This novel by one of America’s foremost writers—and perhaps the most truly American of all—is rock-based in values and virtues which most of the time seem to have disappeared from our fiction, if not from American life itself. The story of a storekeeper turned minister, A Simple Honorable Man is the fictional record of a life spent in the service of others, a life bringing the power of simple goodnessto obscure, sometimes earthy and violent people. Harry Donner (the father in Mr. Richter’s previous novel, The Waters of Kronos) stands in this novel as a man of integrity engaged in the day-by-day activities of son, husband, father, friend, and counselor in an age when home and family exerted moral conviction and social authority. Written with Conrad Richter’s customary grace of style and purity of vision, A Simple Honorable Man joins the long list of his moving and evocative portrayals in fiction of American life.
About Conrad Richter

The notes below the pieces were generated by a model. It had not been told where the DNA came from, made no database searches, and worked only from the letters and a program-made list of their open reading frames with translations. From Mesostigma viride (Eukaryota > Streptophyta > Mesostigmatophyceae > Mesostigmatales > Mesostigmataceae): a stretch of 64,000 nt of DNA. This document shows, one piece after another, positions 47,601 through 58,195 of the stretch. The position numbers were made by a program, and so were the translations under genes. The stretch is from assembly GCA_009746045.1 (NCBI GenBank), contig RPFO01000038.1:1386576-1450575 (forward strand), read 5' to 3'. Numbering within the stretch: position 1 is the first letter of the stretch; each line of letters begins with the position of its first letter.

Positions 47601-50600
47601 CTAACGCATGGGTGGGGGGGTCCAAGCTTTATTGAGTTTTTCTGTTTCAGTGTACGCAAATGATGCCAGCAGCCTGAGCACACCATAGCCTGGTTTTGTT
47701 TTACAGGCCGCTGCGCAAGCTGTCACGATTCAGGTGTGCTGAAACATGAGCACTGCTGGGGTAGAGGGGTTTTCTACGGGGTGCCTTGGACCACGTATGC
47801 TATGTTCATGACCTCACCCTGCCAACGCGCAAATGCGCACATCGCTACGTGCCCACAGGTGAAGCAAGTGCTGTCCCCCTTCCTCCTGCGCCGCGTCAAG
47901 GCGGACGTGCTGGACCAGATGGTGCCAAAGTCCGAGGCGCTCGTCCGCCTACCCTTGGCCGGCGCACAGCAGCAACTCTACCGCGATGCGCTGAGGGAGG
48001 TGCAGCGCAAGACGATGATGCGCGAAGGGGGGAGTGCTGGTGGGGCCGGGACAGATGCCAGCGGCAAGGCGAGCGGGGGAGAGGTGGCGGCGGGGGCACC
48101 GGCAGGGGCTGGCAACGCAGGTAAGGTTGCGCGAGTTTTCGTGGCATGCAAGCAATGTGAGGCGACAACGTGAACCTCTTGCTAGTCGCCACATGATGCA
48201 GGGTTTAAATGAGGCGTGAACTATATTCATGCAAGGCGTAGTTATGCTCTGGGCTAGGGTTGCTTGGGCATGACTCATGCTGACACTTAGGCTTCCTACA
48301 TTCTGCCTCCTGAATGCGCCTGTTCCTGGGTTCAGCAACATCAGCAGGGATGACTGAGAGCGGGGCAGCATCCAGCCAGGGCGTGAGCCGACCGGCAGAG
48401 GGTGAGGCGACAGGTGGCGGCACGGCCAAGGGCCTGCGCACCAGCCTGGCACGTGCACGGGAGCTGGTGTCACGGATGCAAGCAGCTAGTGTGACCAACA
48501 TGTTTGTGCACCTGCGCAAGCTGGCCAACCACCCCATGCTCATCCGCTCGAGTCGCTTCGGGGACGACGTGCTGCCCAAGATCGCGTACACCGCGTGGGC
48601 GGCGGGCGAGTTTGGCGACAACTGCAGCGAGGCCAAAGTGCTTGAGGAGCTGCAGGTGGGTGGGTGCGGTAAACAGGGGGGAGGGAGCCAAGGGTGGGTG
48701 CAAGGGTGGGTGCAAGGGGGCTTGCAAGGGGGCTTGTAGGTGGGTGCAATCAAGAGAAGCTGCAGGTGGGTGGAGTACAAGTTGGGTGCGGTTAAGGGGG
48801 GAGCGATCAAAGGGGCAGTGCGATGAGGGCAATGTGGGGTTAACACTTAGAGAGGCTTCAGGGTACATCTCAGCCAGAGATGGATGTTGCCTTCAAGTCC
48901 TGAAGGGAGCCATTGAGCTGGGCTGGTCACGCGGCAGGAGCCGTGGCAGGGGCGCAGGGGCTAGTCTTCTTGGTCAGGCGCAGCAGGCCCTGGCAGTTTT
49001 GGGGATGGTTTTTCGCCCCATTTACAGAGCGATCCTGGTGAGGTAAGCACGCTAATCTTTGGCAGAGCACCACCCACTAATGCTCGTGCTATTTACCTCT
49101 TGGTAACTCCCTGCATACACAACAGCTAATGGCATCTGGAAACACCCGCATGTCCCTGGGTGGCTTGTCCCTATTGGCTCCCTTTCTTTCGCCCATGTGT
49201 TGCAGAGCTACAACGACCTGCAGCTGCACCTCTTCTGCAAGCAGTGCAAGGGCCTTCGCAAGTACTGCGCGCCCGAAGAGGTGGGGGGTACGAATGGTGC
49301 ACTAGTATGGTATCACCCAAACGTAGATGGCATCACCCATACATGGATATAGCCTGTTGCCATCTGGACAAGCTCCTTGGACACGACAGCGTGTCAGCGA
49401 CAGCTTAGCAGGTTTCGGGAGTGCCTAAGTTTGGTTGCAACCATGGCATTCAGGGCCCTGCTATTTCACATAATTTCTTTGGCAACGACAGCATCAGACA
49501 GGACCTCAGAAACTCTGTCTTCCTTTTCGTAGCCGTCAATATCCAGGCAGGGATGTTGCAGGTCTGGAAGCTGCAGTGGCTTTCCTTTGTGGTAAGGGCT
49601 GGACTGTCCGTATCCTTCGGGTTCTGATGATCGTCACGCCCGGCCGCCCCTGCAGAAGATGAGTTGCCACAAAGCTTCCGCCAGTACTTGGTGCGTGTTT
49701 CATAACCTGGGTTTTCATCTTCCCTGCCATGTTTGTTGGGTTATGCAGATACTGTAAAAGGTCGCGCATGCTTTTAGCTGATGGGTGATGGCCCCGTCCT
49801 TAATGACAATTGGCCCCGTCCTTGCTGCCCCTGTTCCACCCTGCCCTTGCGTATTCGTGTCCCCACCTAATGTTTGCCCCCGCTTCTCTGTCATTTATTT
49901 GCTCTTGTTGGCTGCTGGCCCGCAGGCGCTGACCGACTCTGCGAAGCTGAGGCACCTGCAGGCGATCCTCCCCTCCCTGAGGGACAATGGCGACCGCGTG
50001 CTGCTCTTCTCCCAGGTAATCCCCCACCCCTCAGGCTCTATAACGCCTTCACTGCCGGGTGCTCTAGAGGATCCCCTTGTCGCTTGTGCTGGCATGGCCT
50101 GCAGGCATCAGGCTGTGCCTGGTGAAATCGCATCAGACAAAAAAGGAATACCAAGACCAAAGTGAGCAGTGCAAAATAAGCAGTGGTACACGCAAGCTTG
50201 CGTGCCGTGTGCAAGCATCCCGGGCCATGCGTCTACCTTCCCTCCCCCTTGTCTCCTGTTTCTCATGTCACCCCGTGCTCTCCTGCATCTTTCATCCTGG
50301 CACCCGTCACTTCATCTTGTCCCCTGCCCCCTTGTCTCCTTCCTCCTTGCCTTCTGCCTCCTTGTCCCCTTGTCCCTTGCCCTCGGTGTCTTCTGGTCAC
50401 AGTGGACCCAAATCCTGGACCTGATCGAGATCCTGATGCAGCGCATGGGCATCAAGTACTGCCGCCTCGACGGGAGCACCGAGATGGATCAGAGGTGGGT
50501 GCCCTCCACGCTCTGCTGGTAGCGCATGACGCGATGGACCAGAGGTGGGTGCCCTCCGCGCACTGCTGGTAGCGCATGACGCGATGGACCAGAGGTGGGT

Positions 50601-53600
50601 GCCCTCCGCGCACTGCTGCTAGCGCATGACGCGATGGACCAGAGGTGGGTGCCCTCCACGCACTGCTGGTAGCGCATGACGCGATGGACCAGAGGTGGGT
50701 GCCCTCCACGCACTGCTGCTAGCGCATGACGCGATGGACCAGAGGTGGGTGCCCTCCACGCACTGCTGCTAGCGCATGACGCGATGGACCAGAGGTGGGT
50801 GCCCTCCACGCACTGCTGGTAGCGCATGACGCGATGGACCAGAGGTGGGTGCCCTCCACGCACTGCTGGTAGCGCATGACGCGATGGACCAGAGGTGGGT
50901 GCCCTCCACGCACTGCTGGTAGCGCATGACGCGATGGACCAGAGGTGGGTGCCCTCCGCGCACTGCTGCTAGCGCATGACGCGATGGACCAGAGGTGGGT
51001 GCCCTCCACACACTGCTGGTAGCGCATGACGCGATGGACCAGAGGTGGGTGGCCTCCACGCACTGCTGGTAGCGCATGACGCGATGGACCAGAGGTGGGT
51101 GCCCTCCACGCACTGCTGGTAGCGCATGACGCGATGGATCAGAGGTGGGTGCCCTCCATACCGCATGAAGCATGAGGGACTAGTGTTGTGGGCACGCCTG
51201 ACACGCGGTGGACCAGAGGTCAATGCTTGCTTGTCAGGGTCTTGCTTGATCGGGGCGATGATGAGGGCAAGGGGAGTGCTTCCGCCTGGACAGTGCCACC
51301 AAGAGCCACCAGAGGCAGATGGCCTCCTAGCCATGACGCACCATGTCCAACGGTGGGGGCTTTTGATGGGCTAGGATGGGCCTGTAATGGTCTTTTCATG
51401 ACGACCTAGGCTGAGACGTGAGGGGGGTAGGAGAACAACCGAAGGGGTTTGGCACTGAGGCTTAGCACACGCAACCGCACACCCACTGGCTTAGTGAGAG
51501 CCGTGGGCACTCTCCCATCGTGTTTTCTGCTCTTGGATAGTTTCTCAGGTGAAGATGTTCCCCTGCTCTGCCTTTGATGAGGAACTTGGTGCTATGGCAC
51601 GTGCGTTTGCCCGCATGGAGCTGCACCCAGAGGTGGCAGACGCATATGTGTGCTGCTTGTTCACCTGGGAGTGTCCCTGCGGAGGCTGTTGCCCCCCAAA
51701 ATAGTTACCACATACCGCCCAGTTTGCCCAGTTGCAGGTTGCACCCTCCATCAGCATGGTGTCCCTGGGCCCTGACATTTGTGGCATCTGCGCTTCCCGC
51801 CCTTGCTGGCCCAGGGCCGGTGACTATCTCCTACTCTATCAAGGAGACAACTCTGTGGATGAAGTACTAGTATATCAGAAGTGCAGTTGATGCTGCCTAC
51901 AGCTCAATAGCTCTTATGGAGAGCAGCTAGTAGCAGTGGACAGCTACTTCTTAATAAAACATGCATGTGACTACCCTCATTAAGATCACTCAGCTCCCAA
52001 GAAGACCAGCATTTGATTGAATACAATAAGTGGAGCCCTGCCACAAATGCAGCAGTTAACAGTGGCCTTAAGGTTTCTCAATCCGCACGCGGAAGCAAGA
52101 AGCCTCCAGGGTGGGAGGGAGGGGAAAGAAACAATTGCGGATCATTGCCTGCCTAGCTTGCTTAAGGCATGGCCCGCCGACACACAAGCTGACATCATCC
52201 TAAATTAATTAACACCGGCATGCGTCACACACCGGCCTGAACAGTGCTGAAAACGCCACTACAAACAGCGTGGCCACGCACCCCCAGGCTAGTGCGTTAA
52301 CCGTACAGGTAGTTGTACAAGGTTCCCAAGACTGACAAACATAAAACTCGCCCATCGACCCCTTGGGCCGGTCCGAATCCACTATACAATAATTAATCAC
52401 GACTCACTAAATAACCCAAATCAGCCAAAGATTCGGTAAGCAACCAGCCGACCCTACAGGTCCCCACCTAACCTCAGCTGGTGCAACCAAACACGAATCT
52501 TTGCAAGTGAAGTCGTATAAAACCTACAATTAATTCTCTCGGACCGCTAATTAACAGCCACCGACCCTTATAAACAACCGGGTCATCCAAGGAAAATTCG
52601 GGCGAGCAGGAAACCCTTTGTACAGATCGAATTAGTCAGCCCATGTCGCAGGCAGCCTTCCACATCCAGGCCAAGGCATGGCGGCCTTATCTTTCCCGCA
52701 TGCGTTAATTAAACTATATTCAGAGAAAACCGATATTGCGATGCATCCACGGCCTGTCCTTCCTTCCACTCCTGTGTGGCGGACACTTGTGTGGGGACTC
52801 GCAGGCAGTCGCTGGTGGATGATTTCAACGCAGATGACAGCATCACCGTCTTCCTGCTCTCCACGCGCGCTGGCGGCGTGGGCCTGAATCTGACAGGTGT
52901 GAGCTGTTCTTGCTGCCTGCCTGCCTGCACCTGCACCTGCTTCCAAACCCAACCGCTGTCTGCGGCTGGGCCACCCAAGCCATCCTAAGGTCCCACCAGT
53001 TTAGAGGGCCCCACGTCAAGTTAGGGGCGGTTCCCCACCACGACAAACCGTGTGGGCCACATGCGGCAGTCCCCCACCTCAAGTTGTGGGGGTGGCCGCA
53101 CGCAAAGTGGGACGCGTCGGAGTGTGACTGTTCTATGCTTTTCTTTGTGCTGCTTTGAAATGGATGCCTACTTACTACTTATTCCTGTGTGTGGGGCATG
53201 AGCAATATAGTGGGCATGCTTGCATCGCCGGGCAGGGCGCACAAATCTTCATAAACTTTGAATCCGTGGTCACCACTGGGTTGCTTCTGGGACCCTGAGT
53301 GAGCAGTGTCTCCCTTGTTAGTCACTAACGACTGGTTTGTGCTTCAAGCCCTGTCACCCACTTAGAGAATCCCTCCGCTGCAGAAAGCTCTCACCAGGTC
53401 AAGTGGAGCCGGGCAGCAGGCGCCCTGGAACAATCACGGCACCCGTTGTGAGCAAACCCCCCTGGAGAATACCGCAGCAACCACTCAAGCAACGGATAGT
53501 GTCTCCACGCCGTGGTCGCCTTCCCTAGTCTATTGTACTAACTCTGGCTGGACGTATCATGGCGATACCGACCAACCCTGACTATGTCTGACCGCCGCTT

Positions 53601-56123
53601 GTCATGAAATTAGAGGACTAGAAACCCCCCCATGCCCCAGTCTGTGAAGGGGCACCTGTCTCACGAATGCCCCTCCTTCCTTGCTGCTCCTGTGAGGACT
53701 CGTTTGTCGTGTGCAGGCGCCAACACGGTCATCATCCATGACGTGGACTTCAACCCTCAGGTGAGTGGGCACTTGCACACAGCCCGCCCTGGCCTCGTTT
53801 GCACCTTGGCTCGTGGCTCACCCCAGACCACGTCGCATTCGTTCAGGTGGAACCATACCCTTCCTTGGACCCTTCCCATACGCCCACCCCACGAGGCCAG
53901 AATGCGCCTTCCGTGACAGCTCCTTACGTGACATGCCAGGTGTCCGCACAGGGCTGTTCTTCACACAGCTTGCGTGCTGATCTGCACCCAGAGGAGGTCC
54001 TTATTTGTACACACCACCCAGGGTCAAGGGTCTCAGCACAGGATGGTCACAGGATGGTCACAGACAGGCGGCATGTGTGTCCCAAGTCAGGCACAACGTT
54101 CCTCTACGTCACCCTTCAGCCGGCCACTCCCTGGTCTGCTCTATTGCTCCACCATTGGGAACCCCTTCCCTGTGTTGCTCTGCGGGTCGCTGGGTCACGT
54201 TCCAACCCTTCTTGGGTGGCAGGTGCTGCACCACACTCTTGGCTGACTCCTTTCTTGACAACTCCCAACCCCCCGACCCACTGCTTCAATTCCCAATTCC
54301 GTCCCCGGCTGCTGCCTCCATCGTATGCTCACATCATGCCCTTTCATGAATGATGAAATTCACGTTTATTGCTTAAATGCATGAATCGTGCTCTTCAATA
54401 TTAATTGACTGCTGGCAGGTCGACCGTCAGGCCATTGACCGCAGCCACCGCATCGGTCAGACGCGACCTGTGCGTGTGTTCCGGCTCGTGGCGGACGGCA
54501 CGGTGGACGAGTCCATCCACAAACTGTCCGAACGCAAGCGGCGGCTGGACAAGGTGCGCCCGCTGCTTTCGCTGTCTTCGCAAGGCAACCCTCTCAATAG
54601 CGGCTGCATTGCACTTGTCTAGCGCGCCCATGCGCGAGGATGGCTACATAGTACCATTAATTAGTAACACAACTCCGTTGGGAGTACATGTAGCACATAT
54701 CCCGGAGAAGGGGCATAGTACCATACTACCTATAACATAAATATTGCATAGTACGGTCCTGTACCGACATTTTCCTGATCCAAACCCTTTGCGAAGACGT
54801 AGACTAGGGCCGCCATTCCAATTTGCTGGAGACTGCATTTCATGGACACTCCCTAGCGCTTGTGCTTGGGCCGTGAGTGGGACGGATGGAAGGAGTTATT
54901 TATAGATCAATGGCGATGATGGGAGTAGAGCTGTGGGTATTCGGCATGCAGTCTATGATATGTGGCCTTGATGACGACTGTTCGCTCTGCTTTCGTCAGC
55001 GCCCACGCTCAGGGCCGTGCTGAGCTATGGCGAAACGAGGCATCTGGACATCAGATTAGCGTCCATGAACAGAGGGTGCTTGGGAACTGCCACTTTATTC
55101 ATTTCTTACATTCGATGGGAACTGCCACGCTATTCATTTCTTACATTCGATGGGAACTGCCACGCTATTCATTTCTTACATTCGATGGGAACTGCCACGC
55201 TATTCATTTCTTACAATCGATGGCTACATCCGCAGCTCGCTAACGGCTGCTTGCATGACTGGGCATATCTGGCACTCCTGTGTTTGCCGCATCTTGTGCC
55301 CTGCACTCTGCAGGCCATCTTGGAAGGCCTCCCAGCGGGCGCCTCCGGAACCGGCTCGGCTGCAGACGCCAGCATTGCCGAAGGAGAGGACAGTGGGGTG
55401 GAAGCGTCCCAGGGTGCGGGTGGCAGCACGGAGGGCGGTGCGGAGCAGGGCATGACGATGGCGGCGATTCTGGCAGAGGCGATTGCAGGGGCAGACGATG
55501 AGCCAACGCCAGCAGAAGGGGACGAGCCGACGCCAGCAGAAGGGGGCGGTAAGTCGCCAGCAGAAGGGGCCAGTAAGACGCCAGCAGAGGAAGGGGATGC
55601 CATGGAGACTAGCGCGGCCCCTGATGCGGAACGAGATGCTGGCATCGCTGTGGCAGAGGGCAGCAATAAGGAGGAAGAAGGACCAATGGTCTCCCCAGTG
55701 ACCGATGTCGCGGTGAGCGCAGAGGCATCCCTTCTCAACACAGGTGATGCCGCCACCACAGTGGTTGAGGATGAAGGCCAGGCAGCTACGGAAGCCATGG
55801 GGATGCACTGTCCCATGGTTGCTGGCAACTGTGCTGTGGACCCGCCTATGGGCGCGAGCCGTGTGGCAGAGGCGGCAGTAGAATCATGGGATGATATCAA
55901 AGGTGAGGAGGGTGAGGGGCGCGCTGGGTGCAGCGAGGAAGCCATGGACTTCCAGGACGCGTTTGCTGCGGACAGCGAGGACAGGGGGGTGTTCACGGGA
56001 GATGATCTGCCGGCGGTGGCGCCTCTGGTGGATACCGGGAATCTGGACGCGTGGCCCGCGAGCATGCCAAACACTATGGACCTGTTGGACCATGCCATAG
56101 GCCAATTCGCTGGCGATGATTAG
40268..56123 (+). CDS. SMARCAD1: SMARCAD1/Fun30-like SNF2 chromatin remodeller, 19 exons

Conrad Richter was born in Pennsylvania, the son, grandson, nephew, and great-nephew of clergymen. He was intended for the ministry, but at thirteen he declines a scholarship and left preperatory school for high school, from which he graduated at fifteen. After graduation, he went to work. His family on his mother's side was identified with the early American scene, and from boyhood on he was saturated with tales and the color of Eastern pioneer days. In 1928 he and his small family moved to New Mexico, where his heart and mind were soon caputred by the Southwest. From this time on he devoted himself to fiction. The Sea of Grass and The Trees were awarded the gold medal of the Societies of Libraries of New York University in 1942. The Town received the Pulitzer Prize in 1951, and The Waters of Kronos won the 1960 National Book Award for fiction. His other novels included The Fields (1946), The Lady (1957), A Simple Honorable Man (1962), The Grandfathers (1964), A Country of Strangers (1966; a companion to The Light in the Forest), and The Aristocrat, published just before his death in 1968.